But he wasn’t only likable—as an actor, he was up to the demands of that farce. Although Barbara Eden, who played Jeannie, Bill Daily, who played Tony’s goofy fellow astronaut and pal Roger Healey, Hayden Rorke, who played their perpetually baffled superior Dr. Bellows, and others on the show were highly amusing, Hagman, son of musical-theatre great Mary Martin, was the energy that kept the silly, occasionally surreal stories buoyant. He was a gifted physical clown, very able to take a pratfall or a wide-eyed double take, or to let out a hilariously panicked bleat.
A product both of the vogue for fanciful sitcoms and of the enthusiasm for the space program in the mid-‘60s, the show grew its farcical situations out of Tony’s frantic efforts to keep Jeannie’s existence a secret, and to explain away the bizarre results of her magical shenanigans. As kids, a lot of us wondered why he bothered, but Hagman’s comic desperation was so infectious that it didn’t matter.
I grew up watching I Dream of Jeannie, and so remember Hagman much more vividly from that than from the role he reportedly liked better, that of snaky Texas oilman J. R. Ewing from the prime time soap opera Dallas. It was there that he made his most famous mark on pop culture, as the object of the “Who Shot J. R.?” cliffhanger. Though I well remember the craze, I wasn’t a Dallas viewer, so while my glimpses of the show suggested that Hagman indeed enjoyed playing J. R.’s rottenness to the gleeful hilt, he’ll always be the hapless Tony Nelson to me.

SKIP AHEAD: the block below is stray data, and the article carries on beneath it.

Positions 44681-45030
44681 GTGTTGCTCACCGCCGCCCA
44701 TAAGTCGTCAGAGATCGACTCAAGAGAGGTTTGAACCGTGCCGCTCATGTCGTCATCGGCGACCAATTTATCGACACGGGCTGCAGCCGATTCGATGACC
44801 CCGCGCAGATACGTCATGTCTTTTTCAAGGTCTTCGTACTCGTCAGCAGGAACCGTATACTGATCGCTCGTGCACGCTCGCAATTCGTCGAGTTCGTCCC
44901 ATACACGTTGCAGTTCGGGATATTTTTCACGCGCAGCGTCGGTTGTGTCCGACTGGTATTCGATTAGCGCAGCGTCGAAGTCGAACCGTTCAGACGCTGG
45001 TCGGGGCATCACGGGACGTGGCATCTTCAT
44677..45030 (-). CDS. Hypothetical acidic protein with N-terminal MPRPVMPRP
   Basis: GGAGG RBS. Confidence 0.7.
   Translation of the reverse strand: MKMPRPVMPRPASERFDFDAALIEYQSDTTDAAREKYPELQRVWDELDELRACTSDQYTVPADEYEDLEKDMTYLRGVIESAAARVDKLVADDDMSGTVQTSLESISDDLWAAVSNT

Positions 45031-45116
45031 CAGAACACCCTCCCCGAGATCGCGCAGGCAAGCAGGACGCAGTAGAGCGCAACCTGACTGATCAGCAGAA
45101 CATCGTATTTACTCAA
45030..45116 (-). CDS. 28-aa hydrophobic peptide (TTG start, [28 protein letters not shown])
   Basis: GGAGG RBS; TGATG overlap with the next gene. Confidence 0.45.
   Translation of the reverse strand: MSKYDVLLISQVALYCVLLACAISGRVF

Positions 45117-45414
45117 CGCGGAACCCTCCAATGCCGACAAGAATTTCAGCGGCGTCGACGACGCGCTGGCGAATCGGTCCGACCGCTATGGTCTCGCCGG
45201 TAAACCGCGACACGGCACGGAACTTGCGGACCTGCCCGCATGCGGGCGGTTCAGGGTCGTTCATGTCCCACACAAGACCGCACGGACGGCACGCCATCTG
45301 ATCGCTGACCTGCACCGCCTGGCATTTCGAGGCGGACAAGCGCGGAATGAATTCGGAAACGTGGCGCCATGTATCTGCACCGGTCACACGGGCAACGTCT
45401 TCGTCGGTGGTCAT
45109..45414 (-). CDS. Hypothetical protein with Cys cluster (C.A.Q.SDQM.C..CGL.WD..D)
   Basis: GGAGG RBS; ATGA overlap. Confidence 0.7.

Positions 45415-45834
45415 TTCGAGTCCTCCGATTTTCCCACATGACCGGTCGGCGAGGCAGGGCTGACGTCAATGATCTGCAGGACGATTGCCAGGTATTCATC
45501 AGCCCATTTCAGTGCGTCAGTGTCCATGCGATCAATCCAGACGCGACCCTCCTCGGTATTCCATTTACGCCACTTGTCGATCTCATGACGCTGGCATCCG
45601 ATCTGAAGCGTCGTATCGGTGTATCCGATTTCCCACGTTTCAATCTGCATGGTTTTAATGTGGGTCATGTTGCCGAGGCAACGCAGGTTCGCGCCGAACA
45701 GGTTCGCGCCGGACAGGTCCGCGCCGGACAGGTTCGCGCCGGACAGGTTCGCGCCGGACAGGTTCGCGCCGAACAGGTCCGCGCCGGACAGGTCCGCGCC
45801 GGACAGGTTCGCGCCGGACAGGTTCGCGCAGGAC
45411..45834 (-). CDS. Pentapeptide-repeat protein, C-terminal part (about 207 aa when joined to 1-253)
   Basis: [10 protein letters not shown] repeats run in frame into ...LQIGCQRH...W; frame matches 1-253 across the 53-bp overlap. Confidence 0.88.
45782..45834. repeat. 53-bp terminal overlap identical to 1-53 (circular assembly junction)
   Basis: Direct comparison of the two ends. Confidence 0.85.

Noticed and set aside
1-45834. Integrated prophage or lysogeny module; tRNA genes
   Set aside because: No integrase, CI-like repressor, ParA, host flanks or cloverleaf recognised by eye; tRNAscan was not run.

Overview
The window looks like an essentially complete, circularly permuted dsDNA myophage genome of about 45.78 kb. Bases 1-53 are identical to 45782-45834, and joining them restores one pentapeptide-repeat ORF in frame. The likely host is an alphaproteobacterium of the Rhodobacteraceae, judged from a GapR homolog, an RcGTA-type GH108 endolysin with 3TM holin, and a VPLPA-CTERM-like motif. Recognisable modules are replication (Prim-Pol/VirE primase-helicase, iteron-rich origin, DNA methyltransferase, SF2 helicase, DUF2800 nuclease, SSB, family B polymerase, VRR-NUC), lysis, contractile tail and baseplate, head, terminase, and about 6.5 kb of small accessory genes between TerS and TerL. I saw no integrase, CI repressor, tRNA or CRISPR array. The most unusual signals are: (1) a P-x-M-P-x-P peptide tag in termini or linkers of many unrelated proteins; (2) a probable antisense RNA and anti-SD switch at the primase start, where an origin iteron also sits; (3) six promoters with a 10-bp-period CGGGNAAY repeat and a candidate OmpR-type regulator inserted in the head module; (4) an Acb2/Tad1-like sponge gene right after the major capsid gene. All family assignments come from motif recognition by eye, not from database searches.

Hagman was also a director, of many episodes of Dallas and In the Heat of the Night and other shows, but of just one feature film, a favorite of mine…
Monster-of-the-Week: …1972’s Beware! The Blob! This facetious, and genuinely funny, sequel to the 1958 sci-fi classic The Blob has the title amorphous mass, this week’s honoree, coming back to life, this time to gobble up hippies and barbers and stoned egg farmers, eventually enveloping a bowling alley/skating rink.
Long unavailable on video, Beware! The Blob! may be watched in its entirety here, and I highly recommend…with one caveat for sensitive souls: The cutest kitten in movie history cavorts under the opening titles; within minutes it’s blob-chow.
Later, the same thing happens to a cute little dog.